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If I were an agent, I'd stop reading...... now.

Richard Maitland

first registered 27.08.09

last online 14 hours ago

Title:; Bloodstones by Casimir Greenfield
Genre: Literary Fiction
Short Pitch: Death, lust and infidelity on a Summer's day. Lives will change forever in the idyllic Cotswold countryside deep in the heart of the Bloodstones.
Link: http://www.authonomy.com/books/42590/bloodstones/



There are painters who transform the sun to a yellow spot, but there are others who, with the help of their art and their intelligence, transform a yellow spot into sun - Pablo Picasso

Chapter One.

Madge woke early to catch the first light. She dressed quietly in the dark bedroom, and then crept downstairs for muesli at the kitchen table. Before leaving she poured coffee into Gerald's willow pattern mug and left it near his clock radio without waking him. As she closed the front door behind her, a sensual melange of loam and honeysuckle caught her breath.

A vague mist hung over the Stanleys as Madge threaded her way through the crusted cow-pats along the ramblers' rutted path. The sun had not yet risen over the hills, the landscape diffused and pale in the scant moments before dawn.

This was her favourite time. The moments of quiet before the rest of the world awoke. As she moved past the curtained windows of silent rooms, the delicate lingerings of a brushwood bonfire drifted lightly around her. She hurried down from the brow into the dip, crossing the plank bridge over the brook that edged the playing fields. She passed the familiar limestone wall. Through the railings, across the yard and below the low-walled planes she could just make out the words carved above the doors; 'JUNIORS' and 'INFANTS'. The school was a school no more. Now it housed a play group and the polling booths. It was easy though, at this early hour to fly back to the crowded classrooms, where the smell of chalk mingled with Devon Violets, giggles and farts.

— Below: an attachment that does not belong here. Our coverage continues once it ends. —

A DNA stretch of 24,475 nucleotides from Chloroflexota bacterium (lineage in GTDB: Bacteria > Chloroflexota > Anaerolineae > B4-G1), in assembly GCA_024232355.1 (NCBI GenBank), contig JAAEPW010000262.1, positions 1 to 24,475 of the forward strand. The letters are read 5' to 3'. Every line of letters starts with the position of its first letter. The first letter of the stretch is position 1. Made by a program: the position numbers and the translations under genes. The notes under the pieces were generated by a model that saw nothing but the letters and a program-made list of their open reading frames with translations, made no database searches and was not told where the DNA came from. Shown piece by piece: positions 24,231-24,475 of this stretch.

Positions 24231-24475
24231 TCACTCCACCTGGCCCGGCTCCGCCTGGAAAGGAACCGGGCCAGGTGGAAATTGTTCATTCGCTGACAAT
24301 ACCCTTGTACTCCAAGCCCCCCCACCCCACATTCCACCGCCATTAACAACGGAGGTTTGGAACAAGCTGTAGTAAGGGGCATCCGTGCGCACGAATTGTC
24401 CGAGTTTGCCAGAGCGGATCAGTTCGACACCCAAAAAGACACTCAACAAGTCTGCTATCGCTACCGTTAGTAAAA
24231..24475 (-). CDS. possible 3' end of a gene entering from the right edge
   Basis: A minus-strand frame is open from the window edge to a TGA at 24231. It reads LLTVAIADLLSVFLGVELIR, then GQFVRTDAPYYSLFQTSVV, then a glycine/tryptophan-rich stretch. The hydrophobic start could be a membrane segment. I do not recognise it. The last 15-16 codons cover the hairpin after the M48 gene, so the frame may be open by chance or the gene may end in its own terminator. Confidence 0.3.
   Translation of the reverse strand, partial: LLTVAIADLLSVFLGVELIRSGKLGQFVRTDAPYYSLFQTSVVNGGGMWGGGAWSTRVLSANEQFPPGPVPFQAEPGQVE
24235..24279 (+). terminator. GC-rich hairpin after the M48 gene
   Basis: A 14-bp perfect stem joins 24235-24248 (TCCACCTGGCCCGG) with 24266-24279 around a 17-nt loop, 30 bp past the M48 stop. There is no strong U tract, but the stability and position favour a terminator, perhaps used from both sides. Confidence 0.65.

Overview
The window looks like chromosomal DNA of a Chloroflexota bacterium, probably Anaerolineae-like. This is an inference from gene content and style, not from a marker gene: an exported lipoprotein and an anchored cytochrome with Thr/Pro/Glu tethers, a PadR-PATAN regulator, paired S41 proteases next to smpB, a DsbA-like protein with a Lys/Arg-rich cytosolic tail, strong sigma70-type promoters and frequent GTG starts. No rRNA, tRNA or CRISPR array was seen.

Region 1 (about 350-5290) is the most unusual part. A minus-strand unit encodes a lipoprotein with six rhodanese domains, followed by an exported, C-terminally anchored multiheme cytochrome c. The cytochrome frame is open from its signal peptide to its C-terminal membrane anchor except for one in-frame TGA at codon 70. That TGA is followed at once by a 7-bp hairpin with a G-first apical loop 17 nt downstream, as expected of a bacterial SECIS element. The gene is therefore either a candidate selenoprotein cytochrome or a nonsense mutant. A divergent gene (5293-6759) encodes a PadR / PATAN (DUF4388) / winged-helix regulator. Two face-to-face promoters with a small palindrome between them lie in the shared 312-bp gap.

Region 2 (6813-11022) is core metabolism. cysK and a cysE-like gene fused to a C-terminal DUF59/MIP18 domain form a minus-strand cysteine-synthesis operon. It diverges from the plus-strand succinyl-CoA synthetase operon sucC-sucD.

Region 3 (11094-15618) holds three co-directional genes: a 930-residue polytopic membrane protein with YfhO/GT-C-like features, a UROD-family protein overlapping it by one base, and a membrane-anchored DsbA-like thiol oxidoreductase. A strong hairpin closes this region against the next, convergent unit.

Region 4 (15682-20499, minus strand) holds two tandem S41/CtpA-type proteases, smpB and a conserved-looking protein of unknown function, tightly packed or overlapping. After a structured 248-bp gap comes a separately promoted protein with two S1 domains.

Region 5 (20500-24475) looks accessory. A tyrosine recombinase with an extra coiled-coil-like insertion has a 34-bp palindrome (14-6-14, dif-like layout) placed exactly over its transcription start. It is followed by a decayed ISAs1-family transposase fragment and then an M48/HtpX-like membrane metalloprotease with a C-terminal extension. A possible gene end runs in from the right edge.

Madge thought of Gerald, still cocooned in the heat of their bed. She wished that she had made more of the coffee she had left him, but these were the hours she was loath to miss. The whole day would have been full of regret and spite. The days were becoming too few to toy with.

Somewhere in the Council estate a window slammed shut. She touched her cheek and it felt cold and bloodless. Someone was awake. Dawn. Colour began to seep back wherever she looked.

Dawn watched Madge begin the climb that was Penn Lane. "Stupid old bag..!", the girl muttered, clouding the glass with her breath. She lit a cigarette and sat down on the edge of her dishevelled bed, wondering what to wear.

Madge walked on uneasily, the soft pad of her brogues sandwiched between the cooing of the wood pigeons and the thrum of a distant generator. She could pinpoint the sounds. The birds huddled along the branches of the beeches that led to the mouth of the cave hollow. They would huddle above the avenue until her footfall sent them fluttering into the safety of the holly bushes.

Madge was fascinated by the cave hollow. She often paused there, transfixed, studying the rubber and gauze, abandoned in furtive squalor. She never painted there, the light was not to her liking, the pastels vanished into the shadows.